I’m taking a little bit of a different approach to this unit than what I’ve done in the past. First, instead of reading a different book each day, I’m mainly using two texts: Spiders by Gail Gibbons or TIME for Kids: Spiders! by the Editors of TIME. These are the anchor texts for the week and a little is read from them each day. Other books help elaborate as needed. Secondly, each day focuses on a question about spiders. Students listen for the answers to the questions in the day’s reading.
Is a Spider a Bug? (Day 1)
The unit begins by answering the question, “Is a Spider a Bug?” Students observe a real spider and an insect, pointing out how they’re alike and different. They also learn the parts of a spider.
Time permitting, these adorable toilet paper rolled stamped spiders are a fun craft to make on the first day. Press an empty toilet paper roll into black paint and stamp on a piece of construction paper. Use a paint brush to fill in the circles with black paint. Draw legs on the spiders with a black marker. Use a hole punch and a black marker to make the eyes and glue them on. Add a smile with red paint or yarn.
How Do Spider Grow? (Day 2)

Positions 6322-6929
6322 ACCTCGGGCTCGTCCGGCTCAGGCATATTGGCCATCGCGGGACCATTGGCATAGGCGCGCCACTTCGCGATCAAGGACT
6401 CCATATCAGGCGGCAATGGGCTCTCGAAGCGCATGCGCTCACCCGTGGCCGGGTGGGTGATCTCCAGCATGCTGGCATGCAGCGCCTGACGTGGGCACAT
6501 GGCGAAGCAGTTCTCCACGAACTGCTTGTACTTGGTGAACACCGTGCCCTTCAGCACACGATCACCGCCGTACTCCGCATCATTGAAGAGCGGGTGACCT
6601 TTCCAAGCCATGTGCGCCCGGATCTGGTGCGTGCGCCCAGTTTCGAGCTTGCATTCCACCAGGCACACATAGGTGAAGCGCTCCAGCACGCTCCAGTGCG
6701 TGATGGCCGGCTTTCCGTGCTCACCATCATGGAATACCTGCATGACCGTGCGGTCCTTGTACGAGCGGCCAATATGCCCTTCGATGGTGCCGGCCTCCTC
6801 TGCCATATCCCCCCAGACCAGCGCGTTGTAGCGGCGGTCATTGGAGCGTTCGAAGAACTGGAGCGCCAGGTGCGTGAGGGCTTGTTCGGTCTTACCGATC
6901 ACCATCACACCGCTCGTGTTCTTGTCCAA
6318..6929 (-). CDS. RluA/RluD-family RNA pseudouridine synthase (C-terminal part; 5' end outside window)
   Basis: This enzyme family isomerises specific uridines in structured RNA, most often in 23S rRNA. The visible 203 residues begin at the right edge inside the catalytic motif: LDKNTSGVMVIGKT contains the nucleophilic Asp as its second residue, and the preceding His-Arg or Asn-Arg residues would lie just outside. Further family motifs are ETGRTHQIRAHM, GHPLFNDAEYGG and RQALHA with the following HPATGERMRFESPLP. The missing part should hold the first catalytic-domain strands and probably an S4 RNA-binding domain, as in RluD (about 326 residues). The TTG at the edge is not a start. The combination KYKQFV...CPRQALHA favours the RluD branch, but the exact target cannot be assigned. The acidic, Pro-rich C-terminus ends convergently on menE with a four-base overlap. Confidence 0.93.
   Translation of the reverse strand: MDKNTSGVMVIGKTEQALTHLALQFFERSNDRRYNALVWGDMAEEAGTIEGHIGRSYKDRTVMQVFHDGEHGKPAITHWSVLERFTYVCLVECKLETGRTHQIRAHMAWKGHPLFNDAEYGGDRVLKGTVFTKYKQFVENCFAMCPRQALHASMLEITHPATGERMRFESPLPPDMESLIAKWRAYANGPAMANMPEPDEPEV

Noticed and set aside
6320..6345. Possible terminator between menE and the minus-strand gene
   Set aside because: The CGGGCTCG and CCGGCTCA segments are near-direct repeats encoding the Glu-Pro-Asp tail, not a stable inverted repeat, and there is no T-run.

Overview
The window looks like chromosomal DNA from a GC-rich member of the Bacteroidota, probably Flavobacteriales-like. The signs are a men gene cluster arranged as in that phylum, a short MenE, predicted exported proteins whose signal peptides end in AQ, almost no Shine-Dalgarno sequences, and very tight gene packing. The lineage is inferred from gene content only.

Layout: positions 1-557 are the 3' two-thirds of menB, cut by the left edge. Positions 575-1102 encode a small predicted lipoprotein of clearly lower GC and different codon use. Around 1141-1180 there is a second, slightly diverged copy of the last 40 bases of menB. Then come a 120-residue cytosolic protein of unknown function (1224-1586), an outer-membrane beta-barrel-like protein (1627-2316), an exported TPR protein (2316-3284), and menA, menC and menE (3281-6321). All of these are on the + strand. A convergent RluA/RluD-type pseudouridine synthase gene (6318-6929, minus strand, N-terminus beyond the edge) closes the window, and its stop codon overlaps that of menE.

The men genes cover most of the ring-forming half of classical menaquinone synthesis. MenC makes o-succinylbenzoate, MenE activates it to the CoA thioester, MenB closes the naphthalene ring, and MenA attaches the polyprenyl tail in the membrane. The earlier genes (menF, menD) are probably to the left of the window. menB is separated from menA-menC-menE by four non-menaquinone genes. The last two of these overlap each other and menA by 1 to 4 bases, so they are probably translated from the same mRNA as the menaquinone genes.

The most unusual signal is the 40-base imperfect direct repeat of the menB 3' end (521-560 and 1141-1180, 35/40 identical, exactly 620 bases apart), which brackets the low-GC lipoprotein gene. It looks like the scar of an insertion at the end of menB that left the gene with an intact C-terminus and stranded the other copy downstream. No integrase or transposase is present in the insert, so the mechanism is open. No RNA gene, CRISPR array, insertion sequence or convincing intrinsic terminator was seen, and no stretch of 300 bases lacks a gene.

The second day’s focus is learning about the spider’s life cycle. Students make this spider life cycle craft to help them remember the life cycle of a spider.
This craft may be purchased separately from the unit in my TPT store.
Why Do Spiders Make a Web? (Day 3)
There’s so many interesting things to teach about spiders’ webs. On day 3, the focus is learning why spiders spin webs and different types of webs. Go on a spider web scavenger hunt (free printable here!) to see what types of spider webs you find!
Do All Spiders Spin Webs? (Day 4)
Students might be surprised to learn that not all spiders spin webs. Today’s reading focuses on several non-web spinning spiders and how they catch their prey. Watch videos of these spiders in action. Finally, students complete a spider web STEM challenge.
Are Spiders Bad? (Day 5)
Many students think that all spiders are bad or dangerous; The opposite is true. Most spiders are harmless to humans. In fact, we need spiders! Spider help keep the insect population under control because that’s what most spiders eat. After reading Be Nice to Spiders by Margaret Bloy Graham, students discuss how spiders are helpful.
To celebrate the end of the unit, make spider bell necklaces and eat spider chocolate chip cookies!
I think these yummy treats are a great way to end the week, don’t you? 🙂
Spider Unit for Kindergarten and First Grade
I hope that gives you a good idea of what you’ll find inside. You can find the complete unit (including detailed lesson plans!) HERE.